• Direct financial losses
  • Indirect financial losses
  • Reputational damage

Naturally, banks directly lose money when processing unauthorized refunds due to fraud, including the funds reimbursed to customers who were victims of the refund scam. However, the indirect costs significantly add up. These include the resources banks invest in to investigate suspicious activity and, ultimately, resolve it. Indeed, these efforts are put in place to identify the extent of the refund fraud, recover the funds when possible and strengthen security measures to prevent it from happening again. Reports of fraud harm the reputation of the financial institution associated. The minute customers get wind of security failures at their bank, trust is eroded. Rebuilding this trust, especially in such a competitive marketplace, costs.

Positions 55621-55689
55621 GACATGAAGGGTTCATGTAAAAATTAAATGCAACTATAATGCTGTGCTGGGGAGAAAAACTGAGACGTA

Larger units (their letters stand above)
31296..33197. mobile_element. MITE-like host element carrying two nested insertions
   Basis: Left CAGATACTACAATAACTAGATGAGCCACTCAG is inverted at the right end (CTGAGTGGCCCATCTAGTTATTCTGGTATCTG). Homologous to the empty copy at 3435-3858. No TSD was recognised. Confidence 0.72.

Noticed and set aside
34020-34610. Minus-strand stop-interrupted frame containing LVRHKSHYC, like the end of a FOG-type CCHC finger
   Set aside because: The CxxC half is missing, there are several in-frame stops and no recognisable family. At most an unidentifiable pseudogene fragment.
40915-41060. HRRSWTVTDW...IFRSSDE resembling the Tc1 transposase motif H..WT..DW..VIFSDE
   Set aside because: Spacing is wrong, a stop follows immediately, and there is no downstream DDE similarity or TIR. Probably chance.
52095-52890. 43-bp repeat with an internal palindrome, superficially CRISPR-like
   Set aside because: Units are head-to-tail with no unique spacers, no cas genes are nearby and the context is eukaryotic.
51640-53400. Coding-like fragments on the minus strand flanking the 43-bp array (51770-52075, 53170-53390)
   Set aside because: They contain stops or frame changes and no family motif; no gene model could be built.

Mobile banking

The global implications

Furthermore, while these sorts of scams have been around for some time, the interconnected nature of global financial systems and the ease in which we can transact across borders has provided bad actors and criminal organizations more opportunities to conduct refund fraud on a grander, global scale. Therefore, while refund fraud has common characteristics globally, the legal and regulatory frameworks in each country can shape the response and consequences for the financial institution. These regulations are created to protect the consumer but also mitigate the possibility of fraud in the digital world. Let’s take a deeper look.